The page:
Worcestershire will today confirm the signing of Steve Magoffin as an overseas player for the first part of the 2008 season.
The tall Australian seamer will arrive in good time to start the season at the beginning of April and is expected to remain at New Road until the start of June. The club are still hoping to add an overseas Twenty20 specialist to the squad for the following month while Bajan fast bowler Fidel Edwards will arrive at New Road in July.
Magoffin was not the club's first choice. They had attempted to sign New Zealand's Shane Bond, Australian Ashley Noffke and Pakistan's Umar Gul, at least two of whom have greater international reputations, but such is the strength in depth of cricket in Australia that Magoffin's comparative low profile should not be mistaken for a lack of quality.
He is sharp of pace and capable of generating bounce as well as swing from a pleasing high action. Although he is relatively inexperienced for a man of his age (he has played just 38 first-class games, despite being 28 years old), he has enjoyed brief spells in England before.
Last season, he represented Surrey in one County Championship match while he played for both Surrey and Leicestershire 2nd XIs in 2006. He comes strongly recommended by former New Road player and director of cricket Tom Moody and has been under consideration since Christmas.
"He's a bit like Glenn McGrath," said Worcestershire director of cricket Steve Rhodes. "He hits the deck hard and has a very good economy rate. That's important as it shows he bowls in good areas, which is especially important early in the season and he's desperate to do well as he feels he has something to prove.
Magoffin's arrival completes a radical overhaul of Worcestershire's bowling resources. Rhodes made the brave decision to stage a 'clear-out' at the end of last season after it became clear that several of the team of 2007 were not up to the standard required for Division One cricket.
Out went Nadeem Malik, Doug Bollinger, Roger Sillence, Dewald Nel and Stuart Wedge and in have come Magoffin, Chris Whelan, Gareth Andrew, Simon Jones, Mehraj Ahmed and Edwards.
With Matt Mason now well on the road to recovery after injury, the club has greater strength in depth of bowling resources than for some years.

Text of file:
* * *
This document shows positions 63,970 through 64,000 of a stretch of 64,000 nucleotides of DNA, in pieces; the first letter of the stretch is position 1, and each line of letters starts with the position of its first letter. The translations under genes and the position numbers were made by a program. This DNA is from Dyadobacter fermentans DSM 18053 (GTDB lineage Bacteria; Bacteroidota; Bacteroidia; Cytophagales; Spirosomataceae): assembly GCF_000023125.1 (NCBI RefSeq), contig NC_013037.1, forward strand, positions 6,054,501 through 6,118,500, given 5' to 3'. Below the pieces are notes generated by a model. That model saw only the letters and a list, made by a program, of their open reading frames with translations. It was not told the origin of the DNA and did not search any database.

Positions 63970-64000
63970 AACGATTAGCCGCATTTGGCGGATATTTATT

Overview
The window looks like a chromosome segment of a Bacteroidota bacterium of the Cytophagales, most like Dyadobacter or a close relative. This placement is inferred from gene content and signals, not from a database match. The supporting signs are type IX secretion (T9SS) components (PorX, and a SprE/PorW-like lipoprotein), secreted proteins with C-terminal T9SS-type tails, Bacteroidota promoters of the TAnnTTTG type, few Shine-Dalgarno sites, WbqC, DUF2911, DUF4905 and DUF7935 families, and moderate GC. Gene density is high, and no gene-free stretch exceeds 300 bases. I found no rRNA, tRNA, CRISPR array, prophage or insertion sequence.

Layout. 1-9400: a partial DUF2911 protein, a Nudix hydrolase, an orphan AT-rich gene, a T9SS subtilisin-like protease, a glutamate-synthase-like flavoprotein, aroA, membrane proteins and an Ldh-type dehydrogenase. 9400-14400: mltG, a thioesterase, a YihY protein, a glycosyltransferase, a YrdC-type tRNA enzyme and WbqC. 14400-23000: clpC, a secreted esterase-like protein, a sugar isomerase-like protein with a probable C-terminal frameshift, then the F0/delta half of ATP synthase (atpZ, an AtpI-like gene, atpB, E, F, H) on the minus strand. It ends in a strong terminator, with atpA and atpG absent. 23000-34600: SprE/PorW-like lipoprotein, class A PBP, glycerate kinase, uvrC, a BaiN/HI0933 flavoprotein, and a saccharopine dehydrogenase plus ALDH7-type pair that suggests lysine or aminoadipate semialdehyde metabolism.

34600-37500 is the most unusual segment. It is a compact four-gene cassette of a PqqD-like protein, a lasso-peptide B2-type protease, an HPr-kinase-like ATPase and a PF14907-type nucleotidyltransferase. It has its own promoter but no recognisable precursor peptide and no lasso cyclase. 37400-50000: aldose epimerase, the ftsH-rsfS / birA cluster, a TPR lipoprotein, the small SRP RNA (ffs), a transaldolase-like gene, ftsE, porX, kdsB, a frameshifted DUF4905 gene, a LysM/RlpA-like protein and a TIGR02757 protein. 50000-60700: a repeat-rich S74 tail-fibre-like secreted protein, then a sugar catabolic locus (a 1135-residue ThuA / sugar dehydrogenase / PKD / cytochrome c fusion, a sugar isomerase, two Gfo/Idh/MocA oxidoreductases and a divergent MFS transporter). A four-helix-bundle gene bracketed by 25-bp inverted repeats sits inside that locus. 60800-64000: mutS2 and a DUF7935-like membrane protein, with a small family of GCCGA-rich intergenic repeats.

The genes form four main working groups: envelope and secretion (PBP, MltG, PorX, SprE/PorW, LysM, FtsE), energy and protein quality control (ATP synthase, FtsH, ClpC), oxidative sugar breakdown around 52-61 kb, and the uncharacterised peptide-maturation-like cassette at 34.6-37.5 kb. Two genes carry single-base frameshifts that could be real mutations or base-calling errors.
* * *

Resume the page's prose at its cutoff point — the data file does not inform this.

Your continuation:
"The clear-out was a risk," Rhodes admitted, "as you can never guarantee that you can bring in new people but, hopefully, people can see that things are coming together now.
I don't want to put too much pressure on Simon or Matt, so it's important that we have strength in depth. I'm really pleased with the blend."
Magoffin, who will arrive for the final pre-season game against Here-fordshire on April 12, has enjoyed an excellent Pura Cup season in Australia. He has claimed 29 wickets at 23.31 (and an economy rate of 2.32 runs per over) for Western Australia, though his record in limited-overs cricket is less impressive.
Worcestershire are still assessing their options for the Twenty20 Cup campaign. The news yesterday that the England & Wales Cricket Board are to harden their stance against players taking part in unauthorised competitions, however, means that Worcestershire are highly unlikely to consider anyone taking part in the Indian Cricket League.
"We want to achieve big things for Worcestershire," Rhodes said. "If we were to win a club challenge in India, we would be rated the best team in the world, so we would have a big decision to make before jeopardising that."
Quite where the ECB's decision leaves the captains of Worcestershire and Warwickshire - Vikram Solanki and Darren Maddy - who both agreed contracts with the ICL long before any objections were raised, remains a mystery.
Meanwhile, Worcestershire will today also announce an agreement with Kidderminster Victoria Cricket Club that will formalise the clubs' position on the county utilising the Chester Road ground in the event of flooding at New Road.
In return, the county will invest £50,000 into the Chester Road ground over a five-year period. The first priority will be improving facilities for players and umpires.
Worcestershire's chief executive, Mark Newton, said: "Our relationship with Kidderminster goes back many years and, last summer, they really helped us when we needed it.
"By the end of the summer, it became clear that we needed to develop a robust contingency plan to deal with any repeat in future years and a key part of this plan is to secure an alternative venue at short notice in an emergency. This agreement is initially for five years and will mean we can transfer first XI cricket at 48 hours' notice if necessary."
Norman Broadfield, chairman of Chester Road Sports & Social Club Ltd who own the Kidderminster ground, said: "We are proud of our long and successful relationship with the county and are committed to helping them out in the name of cricket if the unthinkable happens and history repeats itself.
"We have agreed to support their endeavours after discussions with the Birmingham and Worcestershire Cricket Leagues, who have, in turn, both been very supportive.
"We are all grateful for their approach and will work together to resolve any problems if flooding disrupts the Worcestershire season again".